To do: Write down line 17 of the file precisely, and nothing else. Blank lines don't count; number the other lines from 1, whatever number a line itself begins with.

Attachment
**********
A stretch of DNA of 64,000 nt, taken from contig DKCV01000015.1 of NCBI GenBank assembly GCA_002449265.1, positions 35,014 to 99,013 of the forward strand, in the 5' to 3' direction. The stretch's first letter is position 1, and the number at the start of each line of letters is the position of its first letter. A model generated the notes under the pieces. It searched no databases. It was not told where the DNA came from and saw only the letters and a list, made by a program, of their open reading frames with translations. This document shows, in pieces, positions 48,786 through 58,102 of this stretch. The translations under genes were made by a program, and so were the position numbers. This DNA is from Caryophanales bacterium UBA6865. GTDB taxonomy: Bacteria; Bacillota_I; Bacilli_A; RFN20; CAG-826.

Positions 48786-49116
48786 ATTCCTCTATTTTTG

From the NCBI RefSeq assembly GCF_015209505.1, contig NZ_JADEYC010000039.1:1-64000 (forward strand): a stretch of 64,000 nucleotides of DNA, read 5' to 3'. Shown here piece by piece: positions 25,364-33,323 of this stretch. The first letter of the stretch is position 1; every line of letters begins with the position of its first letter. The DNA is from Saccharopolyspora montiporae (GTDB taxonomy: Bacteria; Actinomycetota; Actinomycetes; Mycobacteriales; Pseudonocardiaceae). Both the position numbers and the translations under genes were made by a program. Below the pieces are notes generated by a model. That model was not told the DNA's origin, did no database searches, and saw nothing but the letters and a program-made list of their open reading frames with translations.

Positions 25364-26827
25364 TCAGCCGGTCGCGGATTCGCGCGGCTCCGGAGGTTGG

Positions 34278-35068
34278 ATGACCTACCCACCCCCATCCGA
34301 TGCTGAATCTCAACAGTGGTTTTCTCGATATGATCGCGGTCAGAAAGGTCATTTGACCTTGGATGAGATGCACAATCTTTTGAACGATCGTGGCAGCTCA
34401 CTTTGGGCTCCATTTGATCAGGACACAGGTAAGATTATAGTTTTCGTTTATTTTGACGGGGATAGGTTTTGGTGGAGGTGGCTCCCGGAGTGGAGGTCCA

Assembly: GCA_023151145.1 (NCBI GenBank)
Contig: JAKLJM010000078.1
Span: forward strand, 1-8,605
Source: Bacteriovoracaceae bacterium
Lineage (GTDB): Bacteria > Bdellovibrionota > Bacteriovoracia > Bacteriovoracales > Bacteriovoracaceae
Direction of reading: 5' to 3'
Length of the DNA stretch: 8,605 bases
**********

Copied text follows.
Length of the DNA stretch: 8,605 bases